The pathologist, Dr Delaney, revealed that Joanna suffered 43 injuries during the struggle that ended her life. He showed photographs to the jury of red bruise marks on her neck and chin, and blood underneath her nose. He made the jury aware that these injuries were sustained during life, while the heart was beating. He went on to say that Tabak would have seen her struggling to breathe. Mr Lickley, prosecuting, pointed out that Tabak was a foot taller than Joanna and could have removed his hand to save her. He chose not to which meant she endured a slow and painful death.According to his defence, Mr Clegg QC told the jury that Tabak panicked and instead of calling the police he calmly turned the oven off and took out the pizza. He carried Joanna’s body to his flat next door and stored it in a bicycle cover. He then placed the body in the boot of his car and took a trip to his local Asda in Bedminster. Fibres discovered on Joanna’s body indicated she had come into contact with Tabak's black coat and his silver Renault Megane. The jury (consisting of six men and six women) were horrified to hear that after the killing he’d texted his girlfriend to say “miss you loads. It’s boring here without you”.After the killing the jury were told that whenever Tabak was alone he would go online, frantically following the developments of the murder case. He researched refuse collection times, the location of the body and body decomposition time.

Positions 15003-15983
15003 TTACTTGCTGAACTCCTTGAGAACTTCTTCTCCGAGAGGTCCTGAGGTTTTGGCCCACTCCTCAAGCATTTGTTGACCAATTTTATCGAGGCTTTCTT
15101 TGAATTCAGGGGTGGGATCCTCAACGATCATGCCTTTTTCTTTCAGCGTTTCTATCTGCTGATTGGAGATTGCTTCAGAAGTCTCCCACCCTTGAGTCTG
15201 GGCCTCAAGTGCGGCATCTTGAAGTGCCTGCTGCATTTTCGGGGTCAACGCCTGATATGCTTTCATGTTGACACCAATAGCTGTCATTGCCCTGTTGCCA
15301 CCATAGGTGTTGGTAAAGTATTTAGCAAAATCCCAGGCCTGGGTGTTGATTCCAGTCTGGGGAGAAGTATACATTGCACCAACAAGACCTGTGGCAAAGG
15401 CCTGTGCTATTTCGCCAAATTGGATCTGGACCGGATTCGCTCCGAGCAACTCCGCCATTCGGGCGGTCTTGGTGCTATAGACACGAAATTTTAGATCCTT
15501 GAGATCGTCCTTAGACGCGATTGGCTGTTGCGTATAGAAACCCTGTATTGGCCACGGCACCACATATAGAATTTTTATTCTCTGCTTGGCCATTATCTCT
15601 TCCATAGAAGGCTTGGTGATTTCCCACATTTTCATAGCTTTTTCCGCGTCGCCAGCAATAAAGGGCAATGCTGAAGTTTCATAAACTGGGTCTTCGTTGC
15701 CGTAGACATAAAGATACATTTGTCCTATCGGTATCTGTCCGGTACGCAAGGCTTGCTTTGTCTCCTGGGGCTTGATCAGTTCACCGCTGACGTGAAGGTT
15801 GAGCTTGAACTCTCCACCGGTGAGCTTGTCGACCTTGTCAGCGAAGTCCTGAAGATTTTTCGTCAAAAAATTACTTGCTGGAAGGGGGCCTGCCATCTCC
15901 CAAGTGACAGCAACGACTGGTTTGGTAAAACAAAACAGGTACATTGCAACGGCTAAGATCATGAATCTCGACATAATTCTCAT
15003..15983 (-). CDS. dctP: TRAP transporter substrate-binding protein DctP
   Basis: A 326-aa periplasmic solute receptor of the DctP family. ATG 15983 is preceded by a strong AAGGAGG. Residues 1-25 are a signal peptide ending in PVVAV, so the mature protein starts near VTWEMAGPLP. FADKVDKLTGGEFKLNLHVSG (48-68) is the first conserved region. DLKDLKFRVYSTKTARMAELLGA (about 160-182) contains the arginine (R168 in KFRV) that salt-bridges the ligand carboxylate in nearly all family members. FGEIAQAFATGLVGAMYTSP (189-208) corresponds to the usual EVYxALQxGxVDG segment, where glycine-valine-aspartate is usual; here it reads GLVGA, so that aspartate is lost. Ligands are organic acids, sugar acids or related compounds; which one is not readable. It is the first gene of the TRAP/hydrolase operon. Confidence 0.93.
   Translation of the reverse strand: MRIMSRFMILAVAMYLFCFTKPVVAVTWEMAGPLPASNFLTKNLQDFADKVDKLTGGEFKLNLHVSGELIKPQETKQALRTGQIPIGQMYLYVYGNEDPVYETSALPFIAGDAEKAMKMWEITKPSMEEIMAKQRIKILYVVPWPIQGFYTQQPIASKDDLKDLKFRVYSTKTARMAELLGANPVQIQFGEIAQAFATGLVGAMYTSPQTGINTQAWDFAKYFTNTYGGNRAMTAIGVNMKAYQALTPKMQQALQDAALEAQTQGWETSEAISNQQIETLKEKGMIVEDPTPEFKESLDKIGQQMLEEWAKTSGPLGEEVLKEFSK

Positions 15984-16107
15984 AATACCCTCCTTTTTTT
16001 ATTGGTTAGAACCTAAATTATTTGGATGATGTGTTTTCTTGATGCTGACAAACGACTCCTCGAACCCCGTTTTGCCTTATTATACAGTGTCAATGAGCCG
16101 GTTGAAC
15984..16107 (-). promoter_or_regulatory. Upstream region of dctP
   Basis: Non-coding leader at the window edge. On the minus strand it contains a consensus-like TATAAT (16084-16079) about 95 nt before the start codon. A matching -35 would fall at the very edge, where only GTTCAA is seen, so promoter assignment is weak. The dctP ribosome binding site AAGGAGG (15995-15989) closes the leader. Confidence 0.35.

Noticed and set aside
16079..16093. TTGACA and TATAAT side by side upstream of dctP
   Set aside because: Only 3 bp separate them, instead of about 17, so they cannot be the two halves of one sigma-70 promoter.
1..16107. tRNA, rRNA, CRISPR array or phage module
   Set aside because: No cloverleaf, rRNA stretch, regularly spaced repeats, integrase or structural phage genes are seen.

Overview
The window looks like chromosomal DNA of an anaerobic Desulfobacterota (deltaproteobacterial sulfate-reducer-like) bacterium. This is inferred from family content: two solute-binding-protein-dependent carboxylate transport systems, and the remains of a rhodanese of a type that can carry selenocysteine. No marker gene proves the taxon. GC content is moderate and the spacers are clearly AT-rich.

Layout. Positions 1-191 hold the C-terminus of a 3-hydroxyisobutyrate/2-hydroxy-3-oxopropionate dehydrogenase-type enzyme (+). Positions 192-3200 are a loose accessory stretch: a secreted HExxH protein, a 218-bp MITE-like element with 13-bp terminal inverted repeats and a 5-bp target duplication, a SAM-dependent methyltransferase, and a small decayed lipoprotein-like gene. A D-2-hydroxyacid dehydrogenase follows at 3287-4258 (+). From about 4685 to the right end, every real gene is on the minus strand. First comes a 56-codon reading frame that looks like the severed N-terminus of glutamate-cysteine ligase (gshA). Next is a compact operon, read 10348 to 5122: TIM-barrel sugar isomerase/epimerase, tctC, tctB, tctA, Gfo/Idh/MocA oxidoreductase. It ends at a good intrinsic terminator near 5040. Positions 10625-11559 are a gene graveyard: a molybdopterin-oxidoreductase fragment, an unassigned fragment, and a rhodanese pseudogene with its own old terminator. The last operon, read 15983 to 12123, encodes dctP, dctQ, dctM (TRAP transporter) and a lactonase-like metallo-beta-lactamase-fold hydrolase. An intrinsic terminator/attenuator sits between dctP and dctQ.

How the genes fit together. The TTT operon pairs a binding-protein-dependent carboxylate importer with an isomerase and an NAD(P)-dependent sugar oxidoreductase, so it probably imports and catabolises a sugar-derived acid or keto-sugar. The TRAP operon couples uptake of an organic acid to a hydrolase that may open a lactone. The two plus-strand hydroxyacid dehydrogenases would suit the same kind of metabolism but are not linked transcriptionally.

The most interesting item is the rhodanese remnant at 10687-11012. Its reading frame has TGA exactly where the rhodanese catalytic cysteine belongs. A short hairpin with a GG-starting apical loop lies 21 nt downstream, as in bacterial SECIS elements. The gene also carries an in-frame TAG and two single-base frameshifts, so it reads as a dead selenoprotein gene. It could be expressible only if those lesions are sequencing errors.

Forensic scientist Tanya Nickson explained that the presence of blood on the top of the wall near where the body had been found, in Longwood Lane, indicated Tabak had tried to lift Joanna’s body over it. Failing to do so, he had instead placed her body in a foetal-type position on the snow and covered it with leaves.Returning home Tabak told the jury he disposed of the missing pizza and sock in an industrial wheelie bin. The police would never find what they first believed to be their vital clues.He also divulged that he’d used his landlord as a scapegoat and tried to frame him for the murder. He fed the police a string of lies to hide his own guilt.In court Tabak used the opportunity to apologise for putting Joanna’s family through a week of hell. The jury failed to reach a unanimous verdict and instead came to a majority decision of 10-2. Mr Justice Field commented "in my view you are very dangerous. In my opinion you are thoroughly deceitful, dishonest and manipulative." He then sentenced Tabak to life in prison, with a minimum of 20 years in jail.

The Arrest

DNA doesnt lie

Two days after the Crimewatch appeal was filmed, the police got their breakthrough. They had become increasingly suspicious as to why Vincent Tabak had fed them misleading information about Jefferies. Tabak had told police that on the night of Joanna’s disappearance Jefferies car had been moved. This was a lie, but the information had prompted Jefferies arrest. On 20 January, 32-year-old Tabak, was himself arrested.During his arrest he refused to cooperate with the police and largely answered questions with “no comment”. However the evidence against him was mounting. He couldn’t argue with DNA proof that linked him to Joanna’s death. Three days later he was charged with her murder.